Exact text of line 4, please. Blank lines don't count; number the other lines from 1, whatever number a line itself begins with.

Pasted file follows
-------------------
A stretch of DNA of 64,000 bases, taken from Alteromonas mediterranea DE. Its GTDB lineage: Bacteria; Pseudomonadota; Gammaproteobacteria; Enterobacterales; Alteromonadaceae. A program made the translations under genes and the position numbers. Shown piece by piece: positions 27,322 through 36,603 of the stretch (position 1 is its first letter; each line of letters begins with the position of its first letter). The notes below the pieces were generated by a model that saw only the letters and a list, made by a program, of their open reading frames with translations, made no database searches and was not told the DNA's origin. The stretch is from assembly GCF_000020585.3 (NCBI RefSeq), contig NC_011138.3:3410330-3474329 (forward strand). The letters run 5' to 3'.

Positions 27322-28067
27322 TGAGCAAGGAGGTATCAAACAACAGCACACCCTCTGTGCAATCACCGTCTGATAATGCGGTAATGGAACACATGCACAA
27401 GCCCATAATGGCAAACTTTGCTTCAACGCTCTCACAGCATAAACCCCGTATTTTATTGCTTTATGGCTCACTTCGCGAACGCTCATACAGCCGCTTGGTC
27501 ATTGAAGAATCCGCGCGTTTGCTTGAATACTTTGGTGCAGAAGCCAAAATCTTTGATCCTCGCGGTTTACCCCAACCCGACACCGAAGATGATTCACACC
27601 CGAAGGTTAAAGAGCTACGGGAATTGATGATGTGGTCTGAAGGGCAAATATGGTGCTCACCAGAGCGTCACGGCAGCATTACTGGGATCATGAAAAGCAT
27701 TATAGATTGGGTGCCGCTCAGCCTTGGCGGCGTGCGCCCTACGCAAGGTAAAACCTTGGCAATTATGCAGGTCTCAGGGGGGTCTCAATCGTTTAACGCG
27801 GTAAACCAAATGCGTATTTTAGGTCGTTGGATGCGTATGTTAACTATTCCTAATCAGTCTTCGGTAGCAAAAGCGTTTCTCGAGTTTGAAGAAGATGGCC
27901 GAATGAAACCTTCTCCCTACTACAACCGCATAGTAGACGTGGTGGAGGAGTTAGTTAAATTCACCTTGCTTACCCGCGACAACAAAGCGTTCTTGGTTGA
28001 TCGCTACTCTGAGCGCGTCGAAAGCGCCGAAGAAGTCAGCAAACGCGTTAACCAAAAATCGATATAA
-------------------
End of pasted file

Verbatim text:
27401 GCCCATAATGGCAAACTTTGCTTCAACGCTCTCACAGCATAAACCCCGTATTTTATTGCTTTATGGCTCACTTCGCGAACGCTCATACAGCCGCTTGGTC